The Bridegroom Service is held Sunday, Monday, and Tuesday evenings. The theme of the bridegroom comes from the Parable about the Ten Virgins who are waiting for the coming of Bridegroom (Matthew 25:1-13). Those who are spiritually ready will be welcomed into the marriage feast, while those who are not ready will be shut outside.

Troparion (hymn)

Behold, the Bridegroom cometh in the middle of the night, and blessed is that servant whom He shall find watching; and again unworthy is he whom He shall find heedless. Beware, therefore, O my soul, lest thou be overcome with sleep, lest thou be given up to death, and be shut out from the Kingdom. But rouse thyself and cry: Holy, Holy, Holy art Thou, O God, through the Mother of God, have mercy on us.

Hymn of the Bridegroom Service

Holy Unction Service

The Holy Unction Service is held on Wednesday night. The theme of the service is the healing of our souls, minds, and bodies. Passages from Scripture relating to Christ healing the sick are read out loud. Interspersed with the Scripture readings are hymns about Judas’ fall into apostasy interspersed with hymns about the rise of the woman who annointed Jesus. At the end of the service the Orthodox faithful go up to be annointed with Holy Chrism.

The Sacrament of Holy Unctiion

Holy Thursday – Twelve Gospels

On the evening of Holy Thursday, the Orthodox Church reads out loud from all four Gospels passages relating to Jesus’ Passion in twelve separate readings. In this very moving service, we hear of Judas’ betrayal of Christ, Peter’s denial of Christ, Christ being condemned by the Jewish leaders and by the Roman governor, his crucifixion, ending with his burial. After each Gospel reading a candle in the candelabra is lit. By the end of the service, all twelve candles are blazing with light in the darkened church.

Holy Cross OCA

In the middle of the Twelve Gospels, the priest comes out carrying a life-sized icon of the crucified Christ. He processes around the church interior then erects the icon of the crucified Christ up in the front of the nave. At the end of the service people will line up to bow down and kiss the feet of the crucified Christ. We are reminded that Christ died to save us from our sins, and we respond with faith and love.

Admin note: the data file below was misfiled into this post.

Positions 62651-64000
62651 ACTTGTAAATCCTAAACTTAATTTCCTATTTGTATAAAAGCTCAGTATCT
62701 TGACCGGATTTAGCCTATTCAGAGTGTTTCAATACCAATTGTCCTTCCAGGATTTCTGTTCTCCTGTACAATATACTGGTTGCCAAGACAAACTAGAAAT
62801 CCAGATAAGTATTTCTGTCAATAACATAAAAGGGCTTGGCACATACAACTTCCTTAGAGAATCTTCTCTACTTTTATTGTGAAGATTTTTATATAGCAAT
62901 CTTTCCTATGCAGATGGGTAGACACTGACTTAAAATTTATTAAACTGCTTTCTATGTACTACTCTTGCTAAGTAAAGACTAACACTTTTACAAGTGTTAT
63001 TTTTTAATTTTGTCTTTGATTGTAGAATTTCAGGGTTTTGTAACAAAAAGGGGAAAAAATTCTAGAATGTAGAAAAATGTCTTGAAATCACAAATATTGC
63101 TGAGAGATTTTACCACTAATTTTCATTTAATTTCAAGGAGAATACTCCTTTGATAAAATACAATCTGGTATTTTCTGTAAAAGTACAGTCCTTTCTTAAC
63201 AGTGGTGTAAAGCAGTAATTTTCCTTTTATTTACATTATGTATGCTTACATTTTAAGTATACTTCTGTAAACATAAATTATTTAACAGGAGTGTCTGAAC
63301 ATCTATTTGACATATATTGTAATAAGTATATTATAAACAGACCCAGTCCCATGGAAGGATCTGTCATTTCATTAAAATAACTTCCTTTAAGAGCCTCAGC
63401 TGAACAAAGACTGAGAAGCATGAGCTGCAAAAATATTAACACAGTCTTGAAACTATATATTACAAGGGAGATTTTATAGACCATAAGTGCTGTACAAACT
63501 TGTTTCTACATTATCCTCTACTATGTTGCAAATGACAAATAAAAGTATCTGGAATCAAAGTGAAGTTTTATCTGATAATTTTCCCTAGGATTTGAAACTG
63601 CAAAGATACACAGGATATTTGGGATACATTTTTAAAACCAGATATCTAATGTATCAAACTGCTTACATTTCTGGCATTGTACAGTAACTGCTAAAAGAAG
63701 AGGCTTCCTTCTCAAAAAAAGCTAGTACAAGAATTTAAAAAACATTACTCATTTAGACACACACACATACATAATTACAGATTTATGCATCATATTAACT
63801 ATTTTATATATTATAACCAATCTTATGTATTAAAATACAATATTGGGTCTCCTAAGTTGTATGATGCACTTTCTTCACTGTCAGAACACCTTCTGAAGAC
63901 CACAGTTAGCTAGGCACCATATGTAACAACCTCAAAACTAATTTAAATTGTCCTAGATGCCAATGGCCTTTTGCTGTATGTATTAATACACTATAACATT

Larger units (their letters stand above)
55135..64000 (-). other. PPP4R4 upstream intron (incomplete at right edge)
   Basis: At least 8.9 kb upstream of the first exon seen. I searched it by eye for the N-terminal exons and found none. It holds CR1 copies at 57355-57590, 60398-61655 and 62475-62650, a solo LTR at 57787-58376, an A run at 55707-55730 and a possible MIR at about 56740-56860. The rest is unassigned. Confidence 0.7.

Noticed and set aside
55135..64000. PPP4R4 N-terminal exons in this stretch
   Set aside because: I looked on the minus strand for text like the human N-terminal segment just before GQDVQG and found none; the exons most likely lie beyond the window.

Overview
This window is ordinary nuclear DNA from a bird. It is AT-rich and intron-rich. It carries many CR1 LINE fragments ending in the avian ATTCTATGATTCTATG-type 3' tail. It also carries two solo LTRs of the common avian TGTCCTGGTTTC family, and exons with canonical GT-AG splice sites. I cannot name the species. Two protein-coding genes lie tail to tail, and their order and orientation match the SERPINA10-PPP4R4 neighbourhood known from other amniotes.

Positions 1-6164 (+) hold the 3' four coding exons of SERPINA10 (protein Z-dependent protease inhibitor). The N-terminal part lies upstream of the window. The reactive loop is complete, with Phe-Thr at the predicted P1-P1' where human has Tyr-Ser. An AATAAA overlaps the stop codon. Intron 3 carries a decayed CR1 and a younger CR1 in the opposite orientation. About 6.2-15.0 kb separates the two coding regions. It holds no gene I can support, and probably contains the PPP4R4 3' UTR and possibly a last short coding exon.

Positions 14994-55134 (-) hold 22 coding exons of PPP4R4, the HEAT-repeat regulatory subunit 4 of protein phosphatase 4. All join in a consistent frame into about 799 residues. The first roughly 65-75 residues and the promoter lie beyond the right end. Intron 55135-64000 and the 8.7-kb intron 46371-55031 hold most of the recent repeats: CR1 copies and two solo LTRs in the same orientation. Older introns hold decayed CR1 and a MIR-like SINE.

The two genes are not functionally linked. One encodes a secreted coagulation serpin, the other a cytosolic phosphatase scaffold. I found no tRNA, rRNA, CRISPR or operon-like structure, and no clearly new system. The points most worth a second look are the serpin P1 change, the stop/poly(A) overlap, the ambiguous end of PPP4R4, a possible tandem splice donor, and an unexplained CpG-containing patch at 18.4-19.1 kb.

Holy Thursday Service at St. Mary Orthodox Church in Cambridge, MA.

Holy Friday Service

On Holy Thursday night, the Orthodox Church commemorates Christ’s death on the Cross. Then on Friday night, it commemorates the Body of the Crucified Christ being reverently lowered from the Cross and lovingly placed in the sepulcher (tomb). Unlike graves dug in the ground, in first-century Palestine graves were often dug horizontally into the hillside and covered with a massive circular stone.

Visitors not familiar with Orthodoxy might wonder about the wooden object being carried around the church interior then outside the church. They might hear about a mysterious object called the epitaphio–a cloth embroidered with the image of Christ’s crucified body. The embroidered image is placed on the Holy Table, a wooden table with four pillars that support a domed roof symbolizing the sepulcher in which Christ’s Crucified Body would be placed. Carrying the epitaphio in procession around the parish is much like a being part of the honor guard for Christ’s funeral procession. In grief and love we carry Christ’s body to the tomb.

Women decorating the epitaphio.
Gold embroidered epitaphio depicting Christ’s crucified body.
The epitaphio being carried in procession. Holy Friday Service – Source: McBrooklyn

Basically, the Good Friday service is a lamentation service in which the Orthodox Church laments the death of our God and Savior Jesus Christ. During the service a long hymn with many stanzas will be sung. The lamentations are profoundly rich reflections on Christ’s death on the Cross. Below is a sample of the stanzas that will be sung on Good Friday.

Today He who hung the earth upon the waters is hung upon the Cross. He who is King of the angels is arrayed in a crown of thorns. He who wraps the heavens in clouds is wrapped in the purple of mockery. He who in Jordan set Adam free receives blows upon His face. The Bridegroom of the Church is transfixed with nails. The Son of the Virgin is pierced with a spear. We venerate Thy Passion, O Christ. Show us also Thy glorious Resurrection. [Fifteenth antiphon]

YouTube: “Εγκώμια – The Lamentations – 1st, 2nd & 3rd Stasis – Holy Friday

Holy Saturday Morning